How To Build a Solar Furnace For Under $50


Finding a cheap and efficient way to heat your home can prove to be difficult, but with a few useful tricks you can solve this problem in a single weekend. There are different types of heating systems that you can build at home, but this solar furnace is among the best ones. The best part of it is its eco-friendliness as you will be using solar power to generate enough heat to make your home warm and welcoming. You can build this solar furnace at home, on you own and easily heat more than just one room. The entire project won’t cost you more than $50 so it’s definitely worth a shot. You can find the list of supplies on the video below together with a great video tutorial that will guide you through every step of this clever project.

25 Responses to “How To Build a Solar Furnace For Under $50”

  1. PJ says:

    Don’t see a link.

  2. Corey says:

    you don’t use a fan or anything to move the air?

    • Andrew Bugbee says:

      Cool air is drawn into the flex tubing from the bottom. As the air warms, it rises up through the tubing. A mild upward pitch on the pipe must be maintained in order for the warm air to keep moving into your house. As the air moves upward, it draws the cooler air from the house into the tubing at the bottom.
      No fan needed

      • Jeff says:

        Would it work better if a real small fan was placed over the opening inside the house? Maybe one of those 3 inch fans used to keep a computer cool.

  3. Teresa says:

    Where’s the supply list?

  4. Josh says:

    How about a fascia-like product for the heat capture?

    • steve B says:

      Many are using aluminum soffits to capture the heat. Painted black. I hear black nylon screen (screen door screen) is doing even better, 3 layers stretched 1/2″ apart. Curious to try those.

  5. Mike Taylor says:

    Cant find material list, and instructions for solar furance

  6. don says:

    What is required to circulate the air?

    • mike says:

      You don’t need anything to cause it to circulate. Hot air rises naturally, so as soon as the air in the unit is warmer than the air above it in the house, the warmer air will rise up into the house. The unit does, therefor, need to be lower than the window.

    • Bert says:

      Convection. Heat rises, so the warm air rises up the PC into the house. This creates lower pressure in the solar collector, which causes it to draw air from the house through the two smaller hoses on the left.

    • Paul Crabtree says:

      hot air rises.

  7. Lon DeWeese says:

    I would like to find directions on this solar furnace but when I click
    the links all I find are ads????

    If you have the instructions on how to build a residential solar furnace, please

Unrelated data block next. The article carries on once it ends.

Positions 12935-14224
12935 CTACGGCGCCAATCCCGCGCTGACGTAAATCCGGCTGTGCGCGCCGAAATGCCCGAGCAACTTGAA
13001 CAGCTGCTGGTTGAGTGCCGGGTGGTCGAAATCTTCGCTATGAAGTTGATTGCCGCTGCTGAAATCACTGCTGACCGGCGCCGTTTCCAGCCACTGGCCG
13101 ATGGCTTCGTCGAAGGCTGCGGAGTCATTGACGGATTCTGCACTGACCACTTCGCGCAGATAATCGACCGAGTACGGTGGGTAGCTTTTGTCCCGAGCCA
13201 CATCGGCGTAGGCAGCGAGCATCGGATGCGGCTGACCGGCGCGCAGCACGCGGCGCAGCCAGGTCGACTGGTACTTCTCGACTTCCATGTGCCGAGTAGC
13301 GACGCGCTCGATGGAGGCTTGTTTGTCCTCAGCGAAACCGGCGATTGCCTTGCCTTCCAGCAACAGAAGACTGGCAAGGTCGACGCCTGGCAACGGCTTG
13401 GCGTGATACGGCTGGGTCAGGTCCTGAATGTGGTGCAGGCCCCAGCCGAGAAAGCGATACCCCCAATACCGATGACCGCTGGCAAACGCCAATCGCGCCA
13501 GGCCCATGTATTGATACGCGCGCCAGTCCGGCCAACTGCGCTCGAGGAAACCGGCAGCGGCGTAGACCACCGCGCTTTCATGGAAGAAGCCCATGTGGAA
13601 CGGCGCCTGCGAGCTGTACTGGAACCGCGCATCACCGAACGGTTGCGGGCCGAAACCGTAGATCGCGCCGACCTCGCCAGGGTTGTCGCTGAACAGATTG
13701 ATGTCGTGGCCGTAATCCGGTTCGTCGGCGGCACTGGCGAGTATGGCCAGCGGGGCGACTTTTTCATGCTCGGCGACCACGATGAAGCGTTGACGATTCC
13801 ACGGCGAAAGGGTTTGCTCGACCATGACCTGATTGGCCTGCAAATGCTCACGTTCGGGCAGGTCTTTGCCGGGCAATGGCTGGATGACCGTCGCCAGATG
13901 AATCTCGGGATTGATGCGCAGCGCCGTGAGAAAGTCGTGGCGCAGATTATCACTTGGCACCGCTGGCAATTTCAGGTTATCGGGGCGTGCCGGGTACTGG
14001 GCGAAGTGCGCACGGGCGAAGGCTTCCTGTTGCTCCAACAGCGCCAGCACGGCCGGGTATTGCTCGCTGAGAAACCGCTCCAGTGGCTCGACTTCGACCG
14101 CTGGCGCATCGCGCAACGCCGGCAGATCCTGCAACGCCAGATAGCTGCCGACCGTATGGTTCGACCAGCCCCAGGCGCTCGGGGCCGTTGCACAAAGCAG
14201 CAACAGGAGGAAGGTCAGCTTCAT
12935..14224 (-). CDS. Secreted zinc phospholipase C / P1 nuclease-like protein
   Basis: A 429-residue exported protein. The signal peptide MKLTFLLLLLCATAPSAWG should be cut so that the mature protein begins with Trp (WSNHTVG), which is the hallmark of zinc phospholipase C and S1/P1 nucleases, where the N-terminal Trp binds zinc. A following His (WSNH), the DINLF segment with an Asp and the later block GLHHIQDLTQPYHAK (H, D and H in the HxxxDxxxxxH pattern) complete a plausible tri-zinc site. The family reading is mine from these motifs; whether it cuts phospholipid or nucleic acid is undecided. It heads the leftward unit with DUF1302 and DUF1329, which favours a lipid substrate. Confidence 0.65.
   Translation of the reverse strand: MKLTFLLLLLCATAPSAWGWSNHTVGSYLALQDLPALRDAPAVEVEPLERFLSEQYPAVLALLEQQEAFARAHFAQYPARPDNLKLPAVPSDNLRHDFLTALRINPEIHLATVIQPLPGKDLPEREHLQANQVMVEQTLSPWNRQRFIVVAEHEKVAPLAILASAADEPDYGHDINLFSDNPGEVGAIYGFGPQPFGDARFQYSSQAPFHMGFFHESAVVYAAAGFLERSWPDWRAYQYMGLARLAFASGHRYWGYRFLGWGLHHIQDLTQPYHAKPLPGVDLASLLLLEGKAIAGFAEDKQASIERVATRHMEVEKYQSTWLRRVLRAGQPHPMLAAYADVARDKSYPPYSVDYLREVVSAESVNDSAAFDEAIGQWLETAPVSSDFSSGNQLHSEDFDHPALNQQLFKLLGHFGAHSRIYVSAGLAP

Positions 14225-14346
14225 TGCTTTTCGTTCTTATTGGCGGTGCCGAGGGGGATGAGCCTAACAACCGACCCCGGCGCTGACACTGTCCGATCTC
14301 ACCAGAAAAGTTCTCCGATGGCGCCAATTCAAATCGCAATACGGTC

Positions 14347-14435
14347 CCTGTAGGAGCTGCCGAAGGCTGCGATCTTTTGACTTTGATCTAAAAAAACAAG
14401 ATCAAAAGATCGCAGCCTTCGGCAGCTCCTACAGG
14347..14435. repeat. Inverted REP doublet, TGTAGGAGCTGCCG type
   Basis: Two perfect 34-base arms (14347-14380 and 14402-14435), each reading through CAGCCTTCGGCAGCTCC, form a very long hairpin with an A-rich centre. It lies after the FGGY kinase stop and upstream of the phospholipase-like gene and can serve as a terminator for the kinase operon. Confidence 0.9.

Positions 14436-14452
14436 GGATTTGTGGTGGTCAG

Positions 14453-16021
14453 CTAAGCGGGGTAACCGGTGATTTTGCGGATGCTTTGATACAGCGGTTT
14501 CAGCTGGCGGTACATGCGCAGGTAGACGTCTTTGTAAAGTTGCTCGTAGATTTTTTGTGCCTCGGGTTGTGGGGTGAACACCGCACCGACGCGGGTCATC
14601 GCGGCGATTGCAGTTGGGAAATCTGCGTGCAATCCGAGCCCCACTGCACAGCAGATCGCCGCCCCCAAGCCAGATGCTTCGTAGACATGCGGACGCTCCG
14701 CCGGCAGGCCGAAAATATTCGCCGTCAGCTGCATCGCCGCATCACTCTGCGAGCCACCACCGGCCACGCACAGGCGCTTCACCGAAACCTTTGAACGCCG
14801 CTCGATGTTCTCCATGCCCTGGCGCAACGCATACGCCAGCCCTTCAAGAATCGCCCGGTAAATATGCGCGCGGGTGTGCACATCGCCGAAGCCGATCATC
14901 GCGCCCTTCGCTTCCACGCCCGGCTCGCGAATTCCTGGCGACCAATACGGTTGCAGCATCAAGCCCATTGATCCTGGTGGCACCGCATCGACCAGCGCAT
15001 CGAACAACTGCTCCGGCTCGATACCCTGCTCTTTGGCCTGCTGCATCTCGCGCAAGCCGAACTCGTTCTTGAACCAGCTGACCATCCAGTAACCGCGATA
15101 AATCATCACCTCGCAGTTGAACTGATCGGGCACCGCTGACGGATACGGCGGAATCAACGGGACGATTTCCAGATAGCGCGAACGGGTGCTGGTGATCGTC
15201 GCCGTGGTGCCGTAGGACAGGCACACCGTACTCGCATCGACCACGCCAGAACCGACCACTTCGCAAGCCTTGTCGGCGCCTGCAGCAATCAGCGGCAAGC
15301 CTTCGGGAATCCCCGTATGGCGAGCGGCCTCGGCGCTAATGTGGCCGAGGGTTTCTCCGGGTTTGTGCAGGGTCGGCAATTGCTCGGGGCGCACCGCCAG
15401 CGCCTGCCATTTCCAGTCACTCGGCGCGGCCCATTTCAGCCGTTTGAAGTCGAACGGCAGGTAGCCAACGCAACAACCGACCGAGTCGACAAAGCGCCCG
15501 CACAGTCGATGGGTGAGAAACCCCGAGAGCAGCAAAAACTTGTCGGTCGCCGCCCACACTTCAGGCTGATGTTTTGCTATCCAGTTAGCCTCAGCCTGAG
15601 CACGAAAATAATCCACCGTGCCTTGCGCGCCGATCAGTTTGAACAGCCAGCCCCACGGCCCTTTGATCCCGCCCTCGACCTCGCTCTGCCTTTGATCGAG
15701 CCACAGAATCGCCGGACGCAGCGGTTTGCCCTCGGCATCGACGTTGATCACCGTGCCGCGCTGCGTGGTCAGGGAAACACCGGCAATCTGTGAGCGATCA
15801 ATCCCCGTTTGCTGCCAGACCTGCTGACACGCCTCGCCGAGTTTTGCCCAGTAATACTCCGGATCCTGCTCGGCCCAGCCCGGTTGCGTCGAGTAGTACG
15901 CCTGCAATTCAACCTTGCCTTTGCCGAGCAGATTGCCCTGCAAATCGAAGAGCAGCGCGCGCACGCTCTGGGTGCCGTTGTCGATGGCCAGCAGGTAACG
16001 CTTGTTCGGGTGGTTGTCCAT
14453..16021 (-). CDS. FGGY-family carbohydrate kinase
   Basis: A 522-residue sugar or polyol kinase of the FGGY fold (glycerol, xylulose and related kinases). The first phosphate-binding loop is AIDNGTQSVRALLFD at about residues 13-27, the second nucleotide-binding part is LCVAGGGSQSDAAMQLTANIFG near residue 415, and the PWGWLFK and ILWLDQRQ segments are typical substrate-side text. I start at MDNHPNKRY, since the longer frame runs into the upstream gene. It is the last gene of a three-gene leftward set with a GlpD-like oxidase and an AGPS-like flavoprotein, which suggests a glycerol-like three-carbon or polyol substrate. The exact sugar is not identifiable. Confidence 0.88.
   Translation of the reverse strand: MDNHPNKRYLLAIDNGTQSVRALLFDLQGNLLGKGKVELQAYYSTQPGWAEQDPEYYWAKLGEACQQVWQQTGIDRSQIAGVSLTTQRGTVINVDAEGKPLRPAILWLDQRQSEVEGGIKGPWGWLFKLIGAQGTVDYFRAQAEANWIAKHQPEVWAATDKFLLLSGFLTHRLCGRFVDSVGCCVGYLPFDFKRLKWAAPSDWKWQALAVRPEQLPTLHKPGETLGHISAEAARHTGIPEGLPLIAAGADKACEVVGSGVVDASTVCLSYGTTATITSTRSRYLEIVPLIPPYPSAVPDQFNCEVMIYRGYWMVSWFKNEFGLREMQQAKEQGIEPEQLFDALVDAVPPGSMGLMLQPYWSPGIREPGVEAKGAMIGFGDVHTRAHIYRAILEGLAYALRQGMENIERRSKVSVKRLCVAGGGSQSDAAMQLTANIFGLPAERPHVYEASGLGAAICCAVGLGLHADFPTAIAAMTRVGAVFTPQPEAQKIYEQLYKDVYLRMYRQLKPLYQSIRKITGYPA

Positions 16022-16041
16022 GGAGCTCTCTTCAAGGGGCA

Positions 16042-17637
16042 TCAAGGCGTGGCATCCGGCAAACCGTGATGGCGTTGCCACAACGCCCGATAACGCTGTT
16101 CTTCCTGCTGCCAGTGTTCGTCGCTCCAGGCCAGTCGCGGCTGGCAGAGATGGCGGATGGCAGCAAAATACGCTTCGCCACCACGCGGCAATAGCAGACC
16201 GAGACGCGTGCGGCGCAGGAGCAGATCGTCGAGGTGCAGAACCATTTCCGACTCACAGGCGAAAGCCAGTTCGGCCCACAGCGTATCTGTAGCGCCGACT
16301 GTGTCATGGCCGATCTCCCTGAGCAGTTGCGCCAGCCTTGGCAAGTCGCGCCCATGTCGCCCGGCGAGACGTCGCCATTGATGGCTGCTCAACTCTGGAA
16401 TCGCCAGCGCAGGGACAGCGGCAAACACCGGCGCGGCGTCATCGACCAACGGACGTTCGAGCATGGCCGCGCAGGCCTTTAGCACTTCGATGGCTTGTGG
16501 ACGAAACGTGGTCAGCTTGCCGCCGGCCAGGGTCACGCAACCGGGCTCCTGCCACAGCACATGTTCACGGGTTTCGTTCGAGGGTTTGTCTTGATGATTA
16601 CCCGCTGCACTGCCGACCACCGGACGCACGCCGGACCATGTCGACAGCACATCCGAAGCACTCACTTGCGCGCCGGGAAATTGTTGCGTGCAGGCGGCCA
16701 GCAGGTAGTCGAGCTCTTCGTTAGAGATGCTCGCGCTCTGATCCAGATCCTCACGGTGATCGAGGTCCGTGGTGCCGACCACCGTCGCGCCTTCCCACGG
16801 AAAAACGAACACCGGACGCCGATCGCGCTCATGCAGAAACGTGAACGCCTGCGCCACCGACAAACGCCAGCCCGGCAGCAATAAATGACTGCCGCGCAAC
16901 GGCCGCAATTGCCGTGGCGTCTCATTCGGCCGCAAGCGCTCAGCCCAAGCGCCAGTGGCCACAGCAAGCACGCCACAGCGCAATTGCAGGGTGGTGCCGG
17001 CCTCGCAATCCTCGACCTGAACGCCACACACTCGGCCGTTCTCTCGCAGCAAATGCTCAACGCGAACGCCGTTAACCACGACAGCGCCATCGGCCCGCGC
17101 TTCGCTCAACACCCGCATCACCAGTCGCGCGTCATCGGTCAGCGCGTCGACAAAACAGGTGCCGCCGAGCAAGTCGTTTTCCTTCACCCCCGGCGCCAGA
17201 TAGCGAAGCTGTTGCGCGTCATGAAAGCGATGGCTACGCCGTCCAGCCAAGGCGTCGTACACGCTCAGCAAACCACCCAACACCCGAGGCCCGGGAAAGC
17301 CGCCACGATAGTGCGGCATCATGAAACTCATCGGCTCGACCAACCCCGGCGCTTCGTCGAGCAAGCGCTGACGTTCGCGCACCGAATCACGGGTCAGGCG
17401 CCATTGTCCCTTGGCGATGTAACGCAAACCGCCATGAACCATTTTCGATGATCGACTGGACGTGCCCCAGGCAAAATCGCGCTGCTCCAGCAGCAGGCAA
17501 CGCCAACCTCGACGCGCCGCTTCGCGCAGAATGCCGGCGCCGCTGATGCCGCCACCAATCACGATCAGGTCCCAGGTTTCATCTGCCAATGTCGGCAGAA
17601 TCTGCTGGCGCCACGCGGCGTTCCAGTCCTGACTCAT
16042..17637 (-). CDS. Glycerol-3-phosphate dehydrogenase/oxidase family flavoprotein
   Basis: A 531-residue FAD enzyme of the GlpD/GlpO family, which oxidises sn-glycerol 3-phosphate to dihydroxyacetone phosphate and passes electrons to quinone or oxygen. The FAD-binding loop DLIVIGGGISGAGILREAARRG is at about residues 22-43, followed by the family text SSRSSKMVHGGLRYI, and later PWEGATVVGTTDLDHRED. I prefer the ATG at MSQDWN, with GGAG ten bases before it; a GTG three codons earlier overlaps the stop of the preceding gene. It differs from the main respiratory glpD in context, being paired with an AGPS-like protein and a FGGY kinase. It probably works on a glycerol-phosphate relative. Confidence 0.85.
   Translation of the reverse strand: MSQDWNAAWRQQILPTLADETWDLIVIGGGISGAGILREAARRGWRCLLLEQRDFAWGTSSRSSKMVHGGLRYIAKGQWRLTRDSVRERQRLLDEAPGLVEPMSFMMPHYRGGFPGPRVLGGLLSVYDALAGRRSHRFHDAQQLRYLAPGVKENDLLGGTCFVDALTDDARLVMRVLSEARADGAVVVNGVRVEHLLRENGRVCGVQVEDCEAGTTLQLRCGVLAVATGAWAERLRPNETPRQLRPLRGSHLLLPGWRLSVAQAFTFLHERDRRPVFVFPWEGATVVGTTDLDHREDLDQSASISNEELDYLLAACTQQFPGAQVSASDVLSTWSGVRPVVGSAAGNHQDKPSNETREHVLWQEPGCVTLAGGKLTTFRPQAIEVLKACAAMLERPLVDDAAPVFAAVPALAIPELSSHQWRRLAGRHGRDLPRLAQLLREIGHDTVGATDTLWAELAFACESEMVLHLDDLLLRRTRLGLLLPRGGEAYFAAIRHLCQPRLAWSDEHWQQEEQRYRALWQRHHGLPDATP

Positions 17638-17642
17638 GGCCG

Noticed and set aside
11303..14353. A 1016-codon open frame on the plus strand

let me know how to obtain them.

    Lon DeWeese
    Hildreth, NE

  8. Andrew Jackson says:

    It’s in the YouTube video

  9. rick says:

    cool ideal. if you guys watch the video he explains the parts and how to build it. pretty easy actually.

  10. It’s called a thermal siphon. Look it up.

  11. May says:

    Thank you makes perfect sense!! Basic easy to build!!

  12. tim says:

    i think you’re pretty clueless. you use insulated dryer vent the only place you don’t want insulation and uninsulated pipe and glass elsewhere. the return air is about a hundredth the capacity as the hot air pipe.
    a much better design is to remove the dryer vent and replace it with several (zig-zagged) layers of black window screen and use dryer vent for the runs to the house.

    • George Evans says:

      I can’t picture the description using window screen. Can you put up a You tube video of this method? thanks.

  13. John says:

    I would have liked to see a thermometer to see how warm the air actually gets.

  14. steve B says:

    I have a question on the clear covering. I now use Plexiglass. It sags when temps reach 180 degrees f. If I were build a larger furnace, would clear roll-type vinyl sheeting work to cover the furnaces? Would it sag more or sag less when temps rise? It seems it would cool faster by outside air, but I do not know.

  15. John says:

    An interesting Idea. Unfortunately it will only work in very mild climates.
    In the demo most of the heat would be lost from the pipe going to the window.
    The heat accumulator pipe in the box should be black to absorb heat not silver reflective.
    Also the air flow would be very restricted by the tiny air intake lines.

  16. Sharon says:

    Can you build this into a wall rather than using a window?

  17. Renjie says:

    I’m just wondering if you have an updated video showing what’s the temp like in that room if you cover or close the pipe bringing air into the room
    And also checking the temp in the room after you uncover the pipe.

  18. Valerie says:

    A materials list is not required. Just watch the video.

    I would make my intake longer so it reaches the floor, to grab the coolest air.

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